39 Cited authorities

  1. Chapman v. California

    386 U.S. 18 (1967)   Cited 22,360 times   29 Legal Analyses
    Holding that error is harmless only if "harmless beyond a reasonable doubt"
  2. Delaware v. Van Arsdall

    475 U.S. 673 (1986)   Cited 6,888 times   9 Legal Analyses
    Holding that a restriction on defendant's ability to crossexamine witness in violation of Sixth Amendment was non-structural error
  3. Arizona v. Fulminante

    499 U.S. 279 (1991)   Cited 5,005 times   21 Legal Analyses
    Holding that involuntary confessions are subject to harmless-error review
  4. Sullivan v. Louisiana

    508 U.S. 275 (1993)   Cited 3,122 times   15 Legal Analyses
    Holding that a constitutionally deficient reasonable doubt instruction constitutes structural error as the deprivation of the right to trial by jury has "necessarily unquantifiable and indeterminate" consequences and "unquestionably qualifies as ‘structural error’ "
  5. O'Neal v. McAninch

    513 U.S. 432 (1995)   Cited 1,751 times   12 Legal Analyses
    Holding that § 2254 “requires a causal link between the violation and the custody”
  6. Rose v. Clark

    478 U.S. 570 (1986)   Cited 1,738 times   5 Legal Analyses
    Holding that an unconstitutional instruction regarding malice in a murder case was subject to harmless-error analysis
  7. Tison v. Arizona

    481 U.S. 137 (1987)   Cited 1,237 times   8 Legal Analyses
    Holding that "major participation in the felony committed, combined with reckless indifference to human life, is sufficient to satisfy the Enmund culpability requirement"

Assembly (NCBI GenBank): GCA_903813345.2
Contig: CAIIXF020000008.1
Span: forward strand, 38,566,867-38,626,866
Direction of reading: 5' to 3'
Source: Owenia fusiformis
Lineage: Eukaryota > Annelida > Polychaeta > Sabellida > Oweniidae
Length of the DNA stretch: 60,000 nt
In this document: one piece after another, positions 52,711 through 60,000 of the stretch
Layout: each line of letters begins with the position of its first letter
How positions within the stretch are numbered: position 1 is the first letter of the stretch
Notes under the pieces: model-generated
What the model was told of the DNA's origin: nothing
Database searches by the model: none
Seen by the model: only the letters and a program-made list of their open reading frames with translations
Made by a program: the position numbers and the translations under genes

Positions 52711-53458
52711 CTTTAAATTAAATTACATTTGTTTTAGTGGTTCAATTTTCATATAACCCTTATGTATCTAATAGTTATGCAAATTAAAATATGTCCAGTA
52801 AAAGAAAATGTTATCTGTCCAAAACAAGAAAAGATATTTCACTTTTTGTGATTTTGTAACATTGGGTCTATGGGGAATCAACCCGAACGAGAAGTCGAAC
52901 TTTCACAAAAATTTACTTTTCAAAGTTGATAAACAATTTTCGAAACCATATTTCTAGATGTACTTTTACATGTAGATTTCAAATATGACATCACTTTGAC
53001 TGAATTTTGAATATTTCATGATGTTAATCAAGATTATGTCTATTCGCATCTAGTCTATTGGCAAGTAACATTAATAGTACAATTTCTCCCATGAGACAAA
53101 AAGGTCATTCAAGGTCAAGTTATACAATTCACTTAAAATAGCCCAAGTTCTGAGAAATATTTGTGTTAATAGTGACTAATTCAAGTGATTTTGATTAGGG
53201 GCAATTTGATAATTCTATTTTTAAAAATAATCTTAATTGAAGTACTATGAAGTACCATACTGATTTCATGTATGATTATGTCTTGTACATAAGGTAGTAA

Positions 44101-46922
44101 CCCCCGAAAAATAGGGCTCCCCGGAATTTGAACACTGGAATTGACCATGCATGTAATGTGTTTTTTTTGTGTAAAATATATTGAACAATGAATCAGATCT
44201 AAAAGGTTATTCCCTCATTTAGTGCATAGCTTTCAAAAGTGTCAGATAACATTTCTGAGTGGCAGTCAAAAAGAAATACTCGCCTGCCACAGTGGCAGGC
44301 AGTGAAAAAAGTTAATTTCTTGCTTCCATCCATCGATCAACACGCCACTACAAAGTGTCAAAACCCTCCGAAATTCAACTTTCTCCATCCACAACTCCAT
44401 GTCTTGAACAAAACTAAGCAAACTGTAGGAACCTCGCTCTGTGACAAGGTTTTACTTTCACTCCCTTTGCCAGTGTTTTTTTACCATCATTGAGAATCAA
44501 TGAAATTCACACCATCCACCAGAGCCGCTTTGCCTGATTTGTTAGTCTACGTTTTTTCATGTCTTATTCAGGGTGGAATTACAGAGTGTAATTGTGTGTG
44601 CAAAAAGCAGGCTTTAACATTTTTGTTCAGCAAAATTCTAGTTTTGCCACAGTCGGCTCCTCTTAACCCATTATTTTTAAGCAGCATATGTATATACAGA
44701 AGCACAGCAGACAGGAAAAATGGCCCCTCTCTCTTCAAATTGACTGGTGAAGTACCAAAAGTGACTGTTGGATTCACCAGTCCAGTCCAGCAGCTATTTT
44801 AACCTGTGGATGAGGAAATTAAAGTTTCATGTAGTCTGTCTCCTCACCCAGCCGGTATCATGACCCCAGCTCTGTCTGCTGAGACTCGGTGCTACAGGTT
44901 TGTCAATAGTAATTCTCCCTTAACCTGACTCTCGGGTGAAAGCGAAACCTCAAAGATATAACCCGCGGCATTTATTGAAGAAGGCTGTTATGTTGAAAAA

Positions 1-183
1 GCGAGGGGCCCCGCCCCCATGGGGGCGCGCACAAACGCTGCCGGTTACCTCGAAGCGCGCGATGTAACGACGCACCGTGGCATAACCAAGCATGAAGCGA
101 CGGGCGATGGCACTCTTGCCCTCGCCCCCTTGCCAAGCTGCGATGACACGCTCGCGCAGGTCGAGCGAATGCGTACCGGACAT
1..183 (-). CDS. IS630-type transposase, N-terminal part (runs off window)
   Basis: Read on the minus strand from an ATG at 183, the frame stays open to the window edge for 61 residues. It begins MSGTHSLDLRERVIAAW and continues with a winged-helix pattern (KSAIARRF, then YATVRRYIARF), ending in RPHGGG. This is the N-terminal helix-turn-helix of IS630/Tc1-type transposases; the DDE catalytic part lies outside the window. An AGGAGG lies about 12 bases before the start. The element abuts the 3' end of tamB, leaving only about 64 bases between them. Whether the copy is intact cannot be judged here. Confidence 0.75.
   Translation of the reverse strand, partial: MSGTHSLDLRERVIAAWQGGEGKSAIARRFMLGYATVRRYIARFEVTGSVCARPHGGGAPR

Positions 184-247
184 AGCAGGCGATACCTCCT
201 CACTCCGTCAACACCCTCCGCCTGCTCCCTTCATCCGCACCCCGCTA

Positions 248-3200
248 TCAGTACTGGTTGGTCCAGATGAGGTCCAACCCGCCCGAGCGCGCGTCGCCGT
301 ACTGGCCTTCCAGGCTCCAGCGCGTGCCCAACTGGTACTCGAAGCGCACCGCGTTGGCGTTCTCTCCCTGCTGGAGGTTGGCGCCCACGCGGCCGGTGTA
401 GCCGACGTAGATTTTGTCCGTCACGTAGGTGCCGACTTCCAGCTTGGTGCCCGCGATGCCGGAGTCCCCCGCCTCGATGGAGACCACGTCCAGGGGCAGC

8. Satterwhite v. Texas

    486 U.S. 249 (1988)   Cited 624 times   8 Legal Analyses
    Holding that when the prejudice from a Sixth Amendment violation is "limited to the admission into evidence of [the mental health] testimony," harmless error analysis applies
  9. Olden v. Kentucky

    488 U.S. 227 (1988)   Cited 502 times   6 Legal Analyses
    Holding that confrontation clause violation was not harmless beyond a reasonable doubt in part because it concerned the limitation of cross-examination of the prosecution's key witness
  10. People v. Alvarez

    14 Cal.4th 155 (Cal. 1996)   Cited 1,339 times   1 Legal Analyses
    Holding that the omission of CALJIC No. 3.31 with regard to the charge of murder did not require reversal because the murder instructions "substantially covered" the concept of concurrence of act and specific intent